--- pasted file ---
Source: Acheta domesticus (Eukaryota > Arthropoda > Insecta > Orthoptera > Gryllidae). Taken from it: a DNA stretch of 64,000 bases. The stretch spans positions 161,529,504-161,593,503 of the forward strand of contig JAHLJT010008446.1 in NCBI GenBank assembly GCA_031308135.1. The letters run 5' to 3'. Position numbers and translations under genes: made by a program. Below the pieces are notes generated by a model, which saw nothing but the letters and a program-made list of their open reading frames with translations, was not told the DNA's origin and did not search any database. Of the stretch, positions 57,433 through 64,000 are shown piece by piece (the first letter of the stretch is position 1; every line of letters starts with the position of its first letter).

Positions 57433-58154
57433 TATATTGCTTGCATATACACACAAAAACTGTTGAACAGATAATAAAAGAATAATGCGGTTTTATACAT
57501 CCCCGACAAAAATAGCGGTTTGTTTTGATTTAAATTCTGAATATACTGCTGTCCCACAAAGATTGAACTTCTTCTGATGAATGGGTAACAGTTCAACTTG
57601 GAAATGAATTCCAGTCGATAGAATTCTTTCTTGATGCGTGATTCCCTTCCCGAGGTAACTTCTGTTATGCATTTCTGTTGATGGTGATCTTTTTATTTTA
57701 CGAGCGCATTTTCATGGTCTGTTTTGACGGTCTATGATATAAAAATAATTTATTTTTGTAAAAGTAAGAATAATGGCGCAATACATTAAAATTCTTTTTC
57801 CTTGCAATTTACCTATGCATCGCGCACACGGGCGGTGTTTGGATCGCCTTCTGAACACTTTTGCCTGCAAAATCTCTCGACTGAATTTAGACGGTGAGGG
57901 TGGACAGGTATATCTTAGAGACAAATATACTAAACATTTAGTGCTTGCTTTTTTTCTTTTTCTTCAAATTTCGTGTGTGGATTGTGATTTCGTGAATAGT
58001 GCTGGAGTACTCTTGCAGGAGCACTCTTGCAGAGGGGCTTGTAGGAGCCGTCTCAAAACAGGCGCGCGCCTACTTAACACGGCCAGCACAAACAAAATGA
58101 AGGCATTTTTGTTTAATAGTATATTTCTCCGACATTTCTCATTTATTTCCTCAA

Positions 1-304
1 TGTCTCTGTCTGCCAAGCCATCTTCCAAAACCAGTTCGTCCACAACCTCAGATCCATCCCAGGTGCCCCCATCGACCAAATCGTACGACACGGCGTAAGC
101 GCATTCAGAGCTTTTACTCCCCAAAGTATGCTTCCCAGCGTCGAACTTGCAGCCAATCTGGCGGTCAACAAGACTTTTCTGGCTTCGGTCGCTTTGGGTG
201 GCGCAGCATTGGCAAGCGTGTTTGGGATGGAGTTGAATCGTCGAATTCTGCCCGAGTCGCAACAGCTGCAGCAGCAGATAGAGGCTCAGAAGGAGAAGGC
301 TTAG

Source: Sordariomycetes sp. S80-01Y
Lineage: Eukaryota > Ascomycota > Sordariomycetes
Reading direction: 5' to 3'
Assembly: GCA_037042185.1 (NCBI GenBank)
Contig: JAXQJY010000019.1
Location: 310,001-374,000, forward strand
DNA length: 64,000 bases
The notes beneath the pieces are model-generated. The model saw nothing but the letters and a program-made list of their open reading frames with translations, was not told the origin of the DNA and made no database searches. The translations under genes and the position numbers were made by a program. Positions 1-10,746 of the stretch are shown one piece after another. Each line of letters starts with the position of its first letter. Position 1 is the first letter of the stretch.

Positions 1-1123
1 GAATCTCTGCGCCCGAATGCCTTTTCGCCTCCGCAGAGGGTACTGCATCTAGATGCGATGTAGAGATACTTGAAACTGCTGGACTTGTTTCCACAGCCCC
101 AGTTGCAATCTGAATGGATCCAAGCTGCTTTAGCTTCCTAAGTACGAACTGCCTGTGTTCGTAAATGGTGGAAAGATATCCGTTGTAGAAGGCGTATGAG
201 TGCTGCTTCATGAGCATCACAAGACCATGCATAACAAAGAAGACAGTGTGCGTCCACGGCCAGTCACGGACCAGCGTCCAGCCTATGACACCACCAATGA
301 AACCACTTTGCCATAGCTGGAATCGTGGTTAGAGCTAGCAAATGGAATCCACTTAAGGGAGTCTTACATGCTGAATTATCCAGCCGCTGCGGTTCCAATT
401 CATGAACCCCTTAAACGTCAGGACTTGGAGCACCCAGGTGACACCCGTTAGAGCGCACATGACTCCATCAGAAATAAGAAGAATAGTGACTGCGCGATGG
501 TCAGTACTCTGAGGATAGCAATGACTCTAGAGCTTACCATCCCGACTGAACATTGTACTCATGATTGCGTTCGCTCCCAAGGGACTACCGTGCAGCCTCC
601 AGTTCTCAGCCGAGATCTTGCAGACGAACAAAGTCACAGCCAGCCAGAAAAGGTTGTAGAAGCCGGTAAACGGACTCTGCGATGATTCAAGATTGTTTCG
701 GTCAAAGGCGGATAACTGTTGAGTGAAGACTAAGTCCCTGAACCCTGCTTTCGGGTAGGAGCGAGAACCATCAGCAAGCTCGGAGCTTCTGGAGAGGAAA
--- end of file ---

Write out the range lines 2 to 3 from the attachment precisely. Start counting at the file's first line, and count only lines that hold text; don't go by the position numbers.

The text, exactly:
Positions 57433-58154
57433 TATATTGCTTGCATATACACACAAAAACTGTTGAACAGATAATAAAAGAATAATGCGGTTTTATACAT